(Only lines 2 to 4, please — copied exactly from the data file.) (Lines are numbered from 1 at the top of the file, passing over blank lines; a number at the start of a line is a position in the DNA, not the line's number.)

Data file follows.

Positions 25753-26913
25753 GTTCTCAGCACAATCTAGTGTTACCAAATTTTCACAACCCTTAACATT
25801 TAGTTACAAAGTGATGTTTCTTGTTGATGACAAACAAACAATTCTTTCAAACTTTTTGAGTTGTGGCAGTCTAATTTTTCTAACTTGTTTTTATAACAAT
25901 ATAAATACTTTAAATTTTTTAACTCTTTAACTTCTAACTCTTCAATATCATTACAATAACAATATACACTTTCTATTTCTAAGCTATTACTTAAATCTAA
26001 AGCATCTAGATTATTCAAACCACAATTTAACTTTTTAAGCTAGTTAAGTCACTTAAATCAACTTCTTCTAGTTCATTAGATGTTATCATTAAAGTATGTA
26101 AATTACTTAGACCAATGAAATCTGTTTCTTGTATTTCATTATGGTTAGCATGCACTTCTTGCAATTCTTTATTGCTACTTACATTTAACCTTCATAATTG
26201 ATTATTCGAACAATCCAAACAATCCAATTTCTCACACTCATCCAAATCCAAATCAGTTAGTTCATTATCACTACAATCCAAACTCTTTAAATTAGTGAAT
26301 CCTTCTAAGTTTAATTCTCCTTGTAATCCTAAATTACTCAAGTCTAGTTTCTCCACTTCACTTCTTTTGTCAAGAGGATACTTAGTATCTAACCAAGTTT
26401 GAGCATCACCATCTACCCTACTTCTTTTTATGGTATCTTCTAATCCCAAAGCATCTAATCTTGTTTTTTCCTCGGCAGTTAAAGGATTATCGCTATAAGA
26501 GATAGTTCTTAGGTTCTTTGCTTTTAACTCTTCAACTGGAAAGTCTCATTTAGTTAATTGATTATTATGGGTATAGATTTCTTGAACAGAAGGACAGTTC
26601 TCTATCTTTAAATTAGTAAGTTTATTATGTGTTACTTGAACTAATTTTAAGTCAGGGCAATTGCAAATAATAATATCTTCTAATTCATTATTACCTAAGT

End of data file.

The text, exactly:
25753 GTTCTCAGCACAATCTAGTGTTACCAAATTTTCACAACCCTTAACATT
25801 TAGTTACAAAGTGATGTTTCTTGTTGATGACAAACAAACAATTCTTTCAAACTTTTTGAGTTGTGGCAGTCTAATTTTTCTAACTTGTTTTTATAACAAT
25901 ATAAATACTTTAAATTTTTTAACTCTTTAACTTCTAACTCTTCAATATCATTACAATAACAATATACACTTTCTATTTCTAAGCTATTACTTAAATCTAA